How to Take Mouthwatering Food Instagram Photos for Your Restaurant
As a restaurateur, it takes considerable and thoughtful effort to build not just an appetizing menu, but also one that’s profitable.
With the cost of ingredients continuing to rise, business owners are seeking out more creative and strategic approaches to market their menu to patrons in high volume. But how to lure them in?
Like the saying goes, “a picture is worth a thousand words.”
While it’s common for menus to exclude pictures of the food, Instagram is a perfect platform to show off all the tantalizing dishes you prepare.
Taking attractive photos of food and posting them on social media is a low-cost, effective way to drive more traffic to your business—while also demonstrating your restaurant’s culinary skills and style.
If you’re a restaurateur looking to utilize the tools of food photography and technique to engineer your menu on social media, you’ve arrived at the right place.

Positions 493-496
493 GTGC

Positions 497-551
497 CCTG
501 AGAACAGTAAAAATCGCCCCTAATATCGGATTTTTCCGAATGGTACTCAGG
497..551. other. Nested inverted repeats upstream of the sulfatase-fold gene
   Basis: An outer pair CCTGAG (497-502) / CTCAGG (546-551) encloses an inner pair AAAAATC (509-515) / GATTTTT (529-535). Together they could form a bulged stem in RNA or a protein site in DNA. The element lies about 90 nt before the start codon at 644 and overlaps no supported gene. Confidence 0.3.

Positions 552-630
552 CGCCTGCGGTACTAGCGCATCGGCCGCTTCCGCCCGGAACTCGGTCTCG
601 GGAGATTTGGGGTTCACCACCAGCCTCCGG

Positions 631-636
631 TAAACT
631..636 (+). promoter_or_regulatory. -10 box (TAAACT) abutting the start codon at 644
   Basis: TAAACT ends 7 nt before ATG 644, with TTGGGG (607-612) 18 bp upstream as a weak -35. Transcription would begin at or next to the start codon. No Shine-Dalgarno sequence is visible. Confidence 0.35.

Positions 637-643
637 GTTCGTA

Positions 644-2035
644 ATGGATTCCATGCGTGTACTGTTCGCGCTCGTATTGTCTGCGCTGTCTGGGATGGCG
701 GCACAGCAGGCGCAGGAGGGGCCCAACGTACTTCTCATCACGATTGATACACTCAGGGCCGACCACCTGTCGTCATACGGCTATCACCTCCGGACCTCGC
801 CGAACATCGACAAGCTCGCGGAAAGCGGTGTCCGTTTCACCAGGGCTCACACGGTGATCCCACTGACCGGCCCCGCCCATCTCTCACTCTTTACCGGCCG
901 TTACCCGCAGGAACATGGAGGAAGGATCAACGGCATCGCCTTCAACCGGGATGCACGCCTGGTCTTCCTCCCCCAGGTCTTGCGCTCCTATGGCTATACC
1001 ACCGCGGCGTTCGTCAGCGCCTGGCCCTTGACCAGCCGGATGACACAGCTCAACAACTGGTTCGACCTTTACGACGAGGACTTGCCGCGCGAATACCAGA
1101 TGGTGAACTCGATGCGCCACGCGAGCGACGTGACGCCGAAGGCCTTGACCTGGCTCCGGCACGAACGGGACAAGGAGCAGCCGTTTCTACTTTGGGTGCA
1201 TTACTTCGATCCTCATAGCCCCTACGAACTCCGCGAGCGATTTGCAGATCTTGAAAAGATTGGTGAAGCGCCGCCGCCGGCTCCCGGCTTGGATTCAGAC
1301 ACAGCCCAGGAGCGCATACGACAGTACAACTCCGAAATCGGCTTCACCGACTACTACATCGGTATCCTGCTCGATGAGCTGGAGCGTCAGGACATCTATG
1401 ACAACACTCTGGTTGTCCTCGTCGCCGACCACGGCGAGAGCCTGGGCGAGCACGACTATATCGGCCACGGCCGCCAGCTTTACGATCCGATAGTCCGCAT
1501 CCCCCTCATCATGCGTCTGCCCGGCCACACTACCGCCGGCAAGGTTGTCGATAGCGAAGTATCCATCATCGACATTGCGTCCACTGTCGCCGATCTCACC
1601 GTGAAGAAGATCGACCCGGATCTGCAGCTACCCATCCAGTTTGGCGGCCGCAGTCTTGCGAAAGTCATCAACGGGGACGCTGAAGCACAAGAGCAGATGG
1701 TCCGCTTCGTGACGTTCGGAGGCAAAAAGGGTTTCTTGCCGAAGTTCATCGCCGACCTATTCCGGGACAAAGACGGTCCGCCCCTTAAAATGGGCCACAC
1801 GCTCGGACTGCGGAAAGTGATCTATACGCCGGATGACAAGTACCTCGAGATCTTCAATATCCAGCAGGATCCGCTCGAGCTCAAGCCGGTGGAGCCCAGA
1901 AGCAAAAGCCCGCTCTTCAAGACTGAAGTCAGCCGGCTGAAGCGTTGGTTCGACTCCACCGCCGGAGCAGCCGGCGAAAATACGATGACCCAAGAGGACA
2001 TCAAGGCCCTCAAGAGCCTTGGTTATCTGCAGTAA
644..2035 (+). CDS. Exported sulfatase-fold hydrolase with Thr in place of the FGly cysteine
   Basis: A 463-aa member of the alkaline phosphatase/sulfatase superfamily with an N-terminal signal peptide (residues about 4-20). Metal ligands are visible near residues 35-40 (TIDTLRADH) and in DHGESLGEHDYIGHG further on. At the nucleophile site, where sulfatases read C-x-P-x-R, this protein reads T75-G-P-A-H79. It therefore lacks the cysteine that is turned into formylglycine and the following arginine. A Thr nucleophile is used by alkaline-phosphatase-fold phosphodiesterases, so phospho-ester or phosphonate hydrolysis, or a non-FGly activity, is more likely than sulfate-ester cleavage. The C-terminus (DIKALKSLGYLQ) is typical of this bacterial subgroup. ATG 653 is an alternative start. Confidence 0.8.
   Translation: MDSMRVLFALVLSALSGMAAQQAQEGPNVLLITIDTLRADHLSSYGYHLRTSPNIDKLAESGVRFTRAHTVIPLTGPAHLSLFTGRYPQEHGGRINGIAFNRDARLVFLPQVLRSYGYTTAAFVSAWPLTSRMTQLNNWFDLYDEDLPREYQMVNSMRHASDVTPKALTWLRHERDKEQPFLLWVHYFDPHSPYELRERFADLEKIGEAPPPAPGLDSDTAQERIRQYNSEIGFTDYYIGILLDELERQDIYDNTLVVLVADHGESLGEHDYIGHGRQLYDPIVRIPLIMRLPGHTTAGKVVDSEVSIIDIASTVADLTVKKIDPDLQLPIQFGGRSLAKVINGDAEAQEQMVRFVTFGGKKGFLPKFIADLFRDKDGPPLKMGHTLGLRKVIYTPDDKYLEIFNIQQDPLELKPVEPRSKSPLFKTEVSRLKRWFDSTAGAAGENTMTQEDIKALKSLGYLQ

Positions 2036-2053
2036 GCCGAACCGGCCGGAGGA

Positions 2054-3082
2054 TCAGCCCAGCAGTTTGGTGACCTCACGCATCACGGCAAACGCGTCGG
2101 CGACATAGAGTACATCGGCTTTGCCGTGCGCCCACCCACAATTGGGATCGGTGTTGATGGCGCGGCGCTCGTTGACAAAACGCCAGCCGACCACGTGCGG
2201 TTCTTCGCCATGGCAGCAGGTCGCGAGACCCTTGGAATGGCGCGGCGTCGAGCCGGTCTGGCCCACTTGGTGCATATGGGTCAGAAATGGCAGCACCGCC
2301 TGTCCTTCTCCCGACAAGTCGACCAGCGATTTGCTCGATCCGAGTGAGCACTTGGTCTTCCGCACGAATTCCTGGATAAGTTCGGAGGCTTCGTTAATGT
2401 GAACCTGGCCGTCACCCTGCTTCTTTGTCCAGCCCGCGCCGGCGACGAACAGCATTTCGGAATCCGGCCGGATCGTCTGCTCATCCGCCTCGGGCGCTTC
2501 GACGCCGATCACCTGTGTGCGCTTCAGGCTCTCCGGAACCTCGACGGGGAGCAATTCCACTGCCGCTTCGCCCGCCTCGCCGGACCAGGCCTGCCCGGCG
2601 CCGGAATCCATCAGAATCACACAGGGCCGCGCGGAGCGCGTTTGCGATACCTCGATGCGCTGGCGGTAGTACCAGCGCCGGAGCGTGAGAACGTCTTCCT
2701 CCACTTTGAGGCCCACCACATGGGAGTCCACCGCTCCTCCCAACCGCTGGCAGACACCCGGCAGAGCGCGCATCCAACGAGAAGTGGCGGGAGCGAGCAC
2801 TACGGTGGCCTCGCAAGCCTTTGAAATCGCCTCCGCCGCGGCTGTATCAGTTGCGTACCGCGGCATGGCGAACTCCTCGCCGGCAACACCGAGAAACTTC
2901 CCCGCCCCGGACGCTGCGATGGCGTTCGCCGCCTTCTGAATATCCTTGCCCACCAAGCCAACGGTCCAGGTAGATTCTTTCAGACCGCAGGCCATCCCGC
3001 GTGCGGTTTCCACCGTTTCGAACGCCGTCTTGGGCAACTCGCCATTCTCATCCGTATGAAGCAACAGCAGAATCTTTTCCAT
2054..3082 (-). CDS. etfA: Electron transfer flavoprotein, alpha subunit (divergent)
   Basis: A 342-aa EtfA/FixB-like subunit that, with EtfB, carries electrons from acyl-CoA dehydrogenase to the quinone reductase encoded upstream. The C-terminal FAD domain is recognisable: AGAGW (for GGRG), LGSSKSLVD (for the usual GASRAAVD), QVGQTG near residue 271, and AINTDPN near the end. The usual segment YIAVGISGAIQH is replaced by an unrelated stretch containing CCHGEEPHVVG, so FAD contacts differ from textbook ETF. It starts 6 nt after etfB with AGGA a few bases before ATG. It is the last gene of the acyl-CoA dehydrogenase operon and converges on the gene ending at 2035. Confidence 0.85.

What We’ll Cover in This Piece:
Why Attractive Images Matter When Marketing Your Menu
Commonly, many restaurants opt for a menu that does not feature images of the food. Instead, they rely on descriptions, highlighted by ingredients or cooking style, to sell the dish.
That approach may work for customers already sitting down in your restaurant. But how did you even get those people through the door?
Posting high-quality images of your dishes across your social channels (especially Instagram) entices potential customers to try your business. Additionally, it allows you space to interact with potential patrons before they ever even sit down at your table (or after they sit down and dine with you, for that matter).
And the biggest advantage to posting food pics on Instagram? This type of marketing is completely free.
These days all you really need is an updated Smartphone and a couple time-tested tips and tricks.
Below you’ll find the best techniques for getting the right angle, lighting, and more to make all of your offerings Instagram (and drool) worthy.
The 7 Best Food Photography Tips
Taking your own photos will save you a ton of money versus hiring a professional photographer. And you certainly don’t need to be Ansel Adams to take a photo-worthy of a thousand likes. Having said that, there are a few food photography basics that you should follow to get the most out of your shot.